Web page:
If you need to secure funding for college, you have two options: federal and private student loans. Federal student loans have better borrower protections and forgiveness options. Private student loans must be paid back in full.
Why would anyone use private student loans then? There are three good reasons:
- Private student loans offer you a lower interest rate. Grad PLUS and Parent PLUS federal loans have a 4.23% origination fee and a 6.28% interest rate. If you know you need to pay your debt off someday, you might choose a private student loan over a federal one if the private lender offered a lower interest rate.
- You’re unable to secure federal student loans. Undergraduates can only borrow $5,500 to $7,500 per year as a dependent student. If your parents are unable or unwilling to get a Parent PLUS loan to cover extra costs, then you might have to turn to private loans. Another example would be international students or DACA recipients. These students typically can’t get federal student loans but may qualify for private student loans with a cosigner.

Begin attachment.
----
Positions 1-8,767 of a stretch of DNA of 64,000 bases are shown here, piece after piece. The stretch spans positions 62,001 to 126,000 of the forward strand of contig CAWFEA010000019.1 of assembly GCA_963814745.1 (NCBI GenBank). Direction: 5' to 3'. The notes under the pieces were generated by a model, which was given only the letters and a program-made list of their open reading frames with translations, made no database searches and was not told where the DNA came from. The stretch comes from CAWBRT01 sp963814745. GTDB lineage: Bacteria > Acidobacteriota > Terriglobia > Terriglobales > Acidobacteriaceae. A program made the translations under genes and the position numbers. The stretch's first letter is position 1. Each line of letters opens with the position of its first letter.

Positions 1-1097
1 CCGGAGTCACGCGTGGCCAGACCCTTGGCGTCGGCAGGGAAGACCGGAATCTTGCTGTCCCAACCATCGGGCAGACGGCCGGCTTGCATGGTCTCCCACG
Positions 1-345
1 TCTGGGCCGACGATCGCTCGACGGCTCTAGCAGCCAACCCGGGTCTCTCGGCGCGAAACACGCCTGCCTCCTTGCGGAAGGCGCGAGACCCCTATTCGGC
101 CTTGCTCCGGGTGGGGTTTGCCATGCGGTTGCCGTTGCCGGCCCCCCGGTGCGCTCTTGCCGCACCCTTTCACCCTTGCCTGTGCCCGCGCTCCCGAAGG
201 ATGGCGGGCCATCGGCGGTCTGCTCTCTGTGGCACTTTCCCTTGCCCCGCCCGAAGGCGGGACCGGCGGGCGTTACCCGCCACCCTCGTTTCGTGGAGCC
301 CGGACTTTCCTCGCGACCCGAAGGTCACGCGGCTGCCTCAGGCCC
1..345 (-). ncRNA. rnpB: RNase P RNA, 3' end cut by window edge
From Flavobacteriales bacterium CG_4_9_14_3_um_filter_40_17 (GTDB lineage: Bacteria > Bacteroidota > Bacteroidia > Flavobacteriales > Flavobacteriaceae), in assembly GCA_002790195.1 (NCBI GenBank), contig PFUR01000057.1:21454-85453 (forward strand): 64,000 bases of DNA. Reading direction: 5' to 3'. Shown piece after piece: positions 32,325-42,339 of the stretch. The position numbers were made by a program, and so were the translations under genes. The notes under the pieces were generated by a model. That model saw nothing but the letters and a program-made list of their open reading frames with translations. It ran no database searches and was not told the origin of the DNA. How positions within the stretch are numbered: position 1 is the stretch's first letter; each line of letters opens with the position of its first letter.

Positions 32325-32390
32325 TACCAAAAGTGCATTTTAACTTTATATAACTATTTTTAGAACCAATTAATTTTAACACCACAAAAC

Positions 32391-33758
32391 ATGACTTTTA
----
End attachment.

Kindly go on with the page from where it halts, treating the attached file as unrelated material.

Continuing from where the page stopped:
- You made a mistake with financial aid. Unfortunately, many students and their families simply fail to fill out the FAFSA on time. This sometimes results in rushed decisions where a student needs thousands of dollars to pay tuition by the deadline in a hurry. If your only alternative is dropping out or skipping the semester, private student loans can be a better alternative since students who don’t complete their degrees are three times as likely to default and unable to pay back their debt.